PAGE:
Money isn't everything.
For Canadian mold maker and molder Wentworth Technologies Co. Ltd., technology is giving the firm a new way to compete for workers beyond a basic paycheck as well as turning its Polish operations into world-class productions, capable of matching its counterparts anywhere.
``Wentworth is one of the biggest technology companies in Poland now and in this area,'' said Robert Niedzólka, PET sales manager at Wentworth's Poniatowa plant. ``This is very important for young people. They have a real opportunity here.''
Engineers can advance at Wentworth in ways they cannot elsewhere, even outside of Poland, a big lure for drawing and keeping talent, he said. And it helps the company continue to improve production.
``People know that they can advance in the company here,'' Niedzólka said. ``I started as a designer, and now I'm a sales manager. Some of the engineers started on the shop floor.''
Those opportunities were not necessarily easy to see when Burlington, Ontario-based Wentworth first came to Poland.
Founder Walter Kuskowski - who immigrated to Canada from Poland in the 1960s - moved his international company into Poland in 1997 and since then has created a major foothold in central Europe, to complement operations in North America, Western Europe and Asia.
During a Sept. 21 interview in Poniatowa, Niedzólka joked that no one was quite sure how Kuskowski discovered Wentworth's new home in Poland, but he got a good tip.
``Like so many things, we came there by accident,'' Kuskowski said.
Wentworth was encouraged to consider locating in central and Eastern Europe by its international customers that were moving into the area. Poland had the largest economy in the region, and Kuskowski knew both the language and the culture.
Speaking to one person about potential business sites there led him to another person, then another, and eventually he found Poniatowa - a town with fewer than 15,000 residents in southeast Poland, near Lublin. There are no major roads leading into the city, no rail lines and no airport.
In 1997, the city had just lost 6,000 jobs when a state-owned washing machine manufacturer went out of business.
But from the shell of that company, Wentworth purchased the former tooling operation and hired its former employees. About 80 percent of the Polish firm's tools were for metal parts, the remaining 20 percent in injection molding. Plus, the equipment was old - with only one computer numerically controlled machine in the building. But they already knew the basics.
``It was a change of life for them, a change of an approach in how to do business,'' said Tomasz Schabowski, operations manager of the mold-making division.
``The shapes they made previously weren't the same level of complexity. The tools weren't very complicated, but one of the most important parts was that they had very good people. They had engineers with actual experience, some of them with more than 25 years.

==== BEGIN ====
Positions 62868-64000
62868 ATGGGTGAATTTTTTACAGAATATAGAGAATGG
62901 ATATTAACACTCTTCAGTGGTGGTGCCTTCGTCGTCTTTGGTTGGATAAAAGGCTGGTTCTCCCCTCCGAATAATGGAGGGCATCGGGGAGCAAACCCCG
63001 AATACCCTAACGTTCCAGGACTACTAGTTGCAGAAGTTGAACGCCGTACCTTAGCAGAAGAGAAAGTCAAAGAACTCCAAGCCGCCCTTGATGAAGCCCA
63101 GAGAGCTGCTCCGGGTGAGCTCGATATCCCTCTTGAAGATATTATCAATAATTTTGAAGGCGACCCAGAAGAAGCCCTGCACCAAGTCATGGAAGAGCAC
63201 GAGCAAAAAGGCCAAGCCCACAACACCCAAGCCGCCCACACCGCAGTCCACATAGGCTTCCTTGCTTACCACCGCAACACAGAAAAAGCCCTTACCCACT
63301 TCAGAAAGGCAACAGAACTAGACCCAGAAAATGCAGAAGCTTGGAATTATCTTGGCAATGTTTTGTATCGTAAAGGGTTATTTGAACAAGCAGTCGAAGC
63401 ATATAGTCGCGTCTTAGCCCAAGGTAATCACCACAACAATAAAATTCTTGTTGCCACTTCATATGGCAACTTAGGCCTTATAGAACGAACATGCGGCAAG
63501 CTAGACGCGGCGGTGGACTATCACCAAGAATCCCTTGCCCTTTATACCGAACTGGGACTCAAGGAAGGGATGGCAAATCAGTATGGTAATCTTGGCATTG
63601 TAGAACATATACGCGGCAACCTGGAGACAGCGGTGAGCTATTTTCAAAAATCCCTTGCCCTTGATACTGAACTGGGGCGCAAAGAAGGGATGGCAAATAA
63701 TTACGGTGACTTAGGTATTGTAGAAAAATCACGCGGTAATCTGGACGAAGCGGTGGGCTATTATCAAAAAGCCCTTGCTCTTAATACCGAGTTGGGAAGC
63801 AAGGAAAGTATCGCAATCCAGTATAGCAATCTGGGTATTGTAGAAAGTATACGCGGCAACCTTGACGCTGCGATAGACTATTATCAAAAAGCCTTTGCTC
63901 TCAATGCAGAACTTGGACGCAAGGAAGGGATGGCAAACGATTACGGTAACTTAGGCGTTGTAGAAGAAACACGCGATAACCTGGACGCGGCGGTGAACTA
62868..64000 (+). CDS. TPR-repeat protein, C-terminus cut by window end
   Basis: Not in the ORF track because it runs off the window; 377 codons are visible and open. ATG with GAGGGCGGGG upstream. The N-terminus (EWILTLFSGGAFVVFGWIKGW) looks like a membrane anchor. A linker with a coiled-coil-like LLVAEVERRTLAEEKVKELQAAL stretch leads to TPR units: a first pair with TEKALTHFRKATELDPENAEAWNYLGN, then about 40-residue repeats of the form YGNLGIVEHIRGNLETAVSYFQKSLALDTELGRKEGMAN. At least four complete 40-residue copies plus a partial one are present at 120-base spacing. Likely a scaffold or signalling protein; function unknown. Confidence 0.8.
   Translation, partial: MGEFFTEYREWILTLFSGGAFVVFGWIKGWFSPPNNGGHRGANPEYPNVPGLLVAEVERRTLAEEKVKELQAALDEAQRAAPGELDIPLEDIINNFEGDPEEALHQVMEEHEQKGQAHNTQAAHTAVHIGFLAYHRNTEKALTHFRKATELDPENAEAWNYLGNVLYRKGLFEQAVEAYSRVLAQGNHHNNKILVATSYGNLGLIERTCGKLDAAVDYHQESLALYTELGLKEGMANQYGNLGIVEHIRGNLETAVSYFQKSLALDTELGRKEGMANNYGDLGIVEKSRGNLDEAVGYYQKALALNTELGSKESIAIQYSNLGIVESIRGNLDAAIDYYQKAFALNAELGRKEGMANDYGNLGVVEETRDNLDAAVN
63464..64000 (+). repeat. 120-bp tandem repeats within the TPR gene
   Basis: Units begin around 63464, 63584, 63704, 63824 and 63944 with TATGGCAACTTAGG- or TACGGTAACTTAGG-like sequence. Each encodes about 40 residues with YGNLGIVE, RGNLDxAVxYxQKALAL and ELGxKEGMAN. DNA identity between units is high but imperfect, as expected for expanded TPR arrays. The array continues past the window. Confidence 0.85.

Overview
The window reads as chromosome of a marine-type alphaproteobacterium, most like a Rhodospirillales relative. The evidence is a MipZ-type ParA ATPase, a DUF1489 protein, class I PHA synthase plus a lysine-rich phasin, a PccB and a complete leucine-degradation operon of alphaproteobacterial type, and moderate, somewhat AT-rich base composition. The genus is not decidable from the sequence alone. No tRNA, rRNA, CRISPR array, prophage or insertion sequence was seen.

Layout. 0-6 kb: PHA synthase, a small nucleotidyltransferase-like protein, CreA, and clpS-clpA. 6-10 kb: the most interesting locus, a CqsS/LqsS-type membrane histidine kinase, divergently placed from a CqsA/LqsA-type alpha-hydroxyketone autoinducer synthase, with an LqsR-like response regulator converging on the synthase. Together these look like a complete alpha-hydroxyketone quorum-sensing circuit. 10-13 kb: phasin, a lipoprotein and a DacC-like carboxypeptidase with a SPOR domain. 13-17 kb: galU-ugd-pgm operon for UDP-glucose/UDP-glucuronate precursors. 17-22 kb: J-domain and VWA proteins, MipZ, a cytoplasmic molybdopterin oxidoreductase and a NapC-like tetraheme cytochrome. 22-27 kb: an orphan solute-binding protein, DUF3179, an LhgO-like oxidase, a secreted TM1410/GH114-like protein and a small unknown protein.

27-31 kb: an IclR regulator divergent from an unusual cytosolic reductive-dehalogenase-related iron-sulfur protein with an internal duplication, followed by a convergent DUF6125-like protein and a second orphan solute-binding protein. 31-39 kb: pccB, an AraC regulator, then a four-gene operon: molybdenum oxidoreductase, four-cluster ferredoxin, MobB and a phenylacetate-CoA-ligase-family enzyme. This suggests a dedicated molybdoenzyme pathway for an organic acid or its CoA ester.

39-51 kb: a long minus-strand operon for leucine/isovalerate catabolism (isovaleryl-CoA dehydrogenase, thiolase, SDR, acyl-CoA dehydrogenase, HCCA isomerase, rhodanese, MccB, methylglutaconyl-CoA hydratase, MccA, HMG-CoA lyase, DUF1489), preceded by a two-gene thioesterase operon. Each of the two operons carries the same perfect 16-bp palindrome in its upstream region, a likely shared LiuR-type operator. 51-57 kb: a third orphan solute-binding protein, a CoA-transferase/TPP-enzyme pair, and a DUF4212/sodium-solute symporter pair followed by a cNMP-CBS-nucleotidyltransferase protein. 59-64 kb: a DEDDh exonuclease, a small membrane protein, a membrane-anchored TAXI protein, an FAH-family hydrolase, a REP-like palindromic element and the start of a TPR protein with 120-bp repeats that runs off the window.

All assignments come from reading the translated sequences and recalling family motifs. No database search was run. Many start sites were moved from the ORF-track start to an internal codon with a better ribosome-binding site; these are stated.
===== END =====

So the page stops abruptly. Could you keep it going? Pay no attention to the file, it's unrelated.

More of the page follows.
``They built on the base that was already there.''
At Poniatowa, Wentworth combined that experience with training from its home base in Burlington, to turn the plant into a global producer.
``In the last two years, we have become the main supplier of blow molds for the whole [Wentworth] group,'' Schabowski said.
``We are international, completely. Our customers are in Canada, in the United States, in Germany, in Italy.''
Wentworth has repeated its success in Poniatowa throughout Poland.
The company has injection mold making and molding in Bydgoszcz, contract plastics processing in Krokowa, and thermoforming in Zarnowiec.
Because of its success in Zarnowiec, Wentworth is looking for an acquisition to boost its packaging capabilities.
Wentworth's RzeszÃ³w facility is now its hub for blow mold tooling components. The site works closely with sister company Electra Form Industries in Vandalia, Ohio, and is boosting PET blow mold production for customers further east in the Ukraine and Russia.
Meanwhile, Wentworth is building its ability to find and retain skilled employees, and Schabowski hopes that will help combat a trend of young people leaving the country.
Poland has lost many of its young people to jobs in Western Europe, especially England and Ireland. Emigration has been so strong that there is a Polish-language Catholic church in Dublin. Even small airports, like the one in RzeszÃ³w, offer direct-flight travel to those countries.
The jobs Wentworth has created in Poland, more than 300, add a philosophical aspect to the firm's expansion by helping to stabilize small towns and local economies, Kuskowski said.
``We think we've reached the tipping point,'' he said.
``Ten, five, even three years ago, the trend was for young people to leave, but now, we're not seeing it as much,'' Kuskowski said.